It’s that time of year again– flu season!

by Sarah Paxson
meds

We’re already in the thick of it here in Raleigh.  The News & Observer reports that WakeMed has been particularly hard hit by the outbreak, which surprised health officials not only because of its intensity but because it arrived two months ahead of schedule. The health system’s six emergency rooms in Wake County have logged more than 1,400 cases of influenza or flu-like symptoms, compared to just 59 for the same time last year.  And America’s doctors agree—it’s a nasty flu season—one of the worst in years.  Data from the U.S. Centers for Disease Control and Prevention shows the flu is elevated across the country, with 24 states reporting high rates of doctor’s visits by people trying to get some relief from the virus.

The 2013 flu season is serious.  Here’s what you need to know:

  1. “We’re not over the hump yet,” says William Schaffner, MD, an infectious disease expert with the Vanderbilt University Medical Center. “Basically, we’re in the middle of it.”  The flu season began unseasonably early this year, but don’t expect to to make a much-hoped-for early exit.  Areas in the South are still seeing a steady rate of hospitalizations.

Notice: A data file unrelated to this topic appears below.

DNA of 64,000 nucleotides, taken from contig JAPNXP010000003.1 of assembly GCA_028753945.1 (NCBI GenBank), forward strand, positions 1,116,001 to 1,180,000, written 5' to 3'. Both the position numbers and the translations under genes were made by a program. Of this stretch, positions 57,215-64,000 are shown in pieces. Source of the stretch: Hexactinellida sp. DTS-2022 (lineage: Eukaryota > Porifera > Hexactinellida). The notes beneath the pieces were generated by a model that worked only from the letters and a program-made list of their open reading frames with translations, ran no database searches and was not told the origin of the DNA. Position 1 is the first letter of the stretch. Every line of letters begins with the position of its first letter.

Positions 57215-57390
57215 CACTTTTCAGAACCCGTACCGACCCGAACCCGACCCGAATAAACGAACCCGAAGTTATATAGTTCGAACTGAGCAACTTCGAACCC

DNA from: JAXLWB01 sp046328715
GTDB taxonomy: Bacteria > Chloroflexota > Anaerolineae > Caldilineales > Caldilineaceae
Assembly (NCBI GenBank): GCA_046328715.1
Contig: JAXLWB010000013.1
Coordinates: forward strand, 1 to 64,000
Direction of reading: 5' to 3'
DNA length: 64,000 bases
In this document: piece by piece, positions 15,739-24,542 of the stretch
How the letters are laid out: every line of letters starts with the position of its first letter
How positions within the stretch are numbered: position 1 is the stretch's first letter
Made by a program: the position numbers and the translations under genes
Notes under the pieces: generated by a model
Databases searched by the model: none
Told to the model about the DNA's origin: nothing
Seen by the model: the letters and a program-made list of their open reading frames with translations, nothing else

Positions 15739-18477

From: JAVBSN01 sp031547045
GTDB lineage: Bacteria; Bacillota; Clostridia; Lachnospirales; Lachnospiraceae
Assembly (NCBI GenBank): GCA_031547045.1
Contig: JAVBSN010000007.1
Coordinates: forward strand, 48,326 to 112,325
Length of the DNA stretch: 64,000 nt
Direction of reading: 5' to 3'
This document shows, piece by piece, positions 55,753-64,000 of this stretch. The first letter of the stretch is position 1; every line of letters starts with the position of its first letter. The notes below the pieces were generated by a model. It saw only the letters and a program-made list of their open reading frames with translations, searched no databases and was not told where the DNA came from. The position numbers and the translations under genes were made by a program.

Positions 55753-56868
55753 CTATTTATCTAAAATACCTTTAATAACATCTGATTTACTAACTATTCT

2. There are many different viruses going around this season, some of which can easily be mistaken for the flu.  Remember: the flu attacks the entire body, with body aches and respiratory symptoms.  How do you know if it’s the flu or something else?  Check out this article on Rodale about Surviving the Worst Flu Season in Years for tips.
  3. Boost your immune system, with Vitamin D, Vitamin C, whole foods (avoiding processed foods when possible), and plenty of exercise.
  4. Know when to contact your doctor.  If your doctor IDs the flu within the first day or two, he or she may be able to prescribe an antiviral drug that can shorten the duration of the infection and reduce the risk of complications. That said, Dr. Schaffner says you should always see a doctor if your symptoms include a very high temperature, coughing up sputum, or difficulty breathing, or if a baby or young child becomes extremely lethargic. Doctors can then test for complications including pneumonia.
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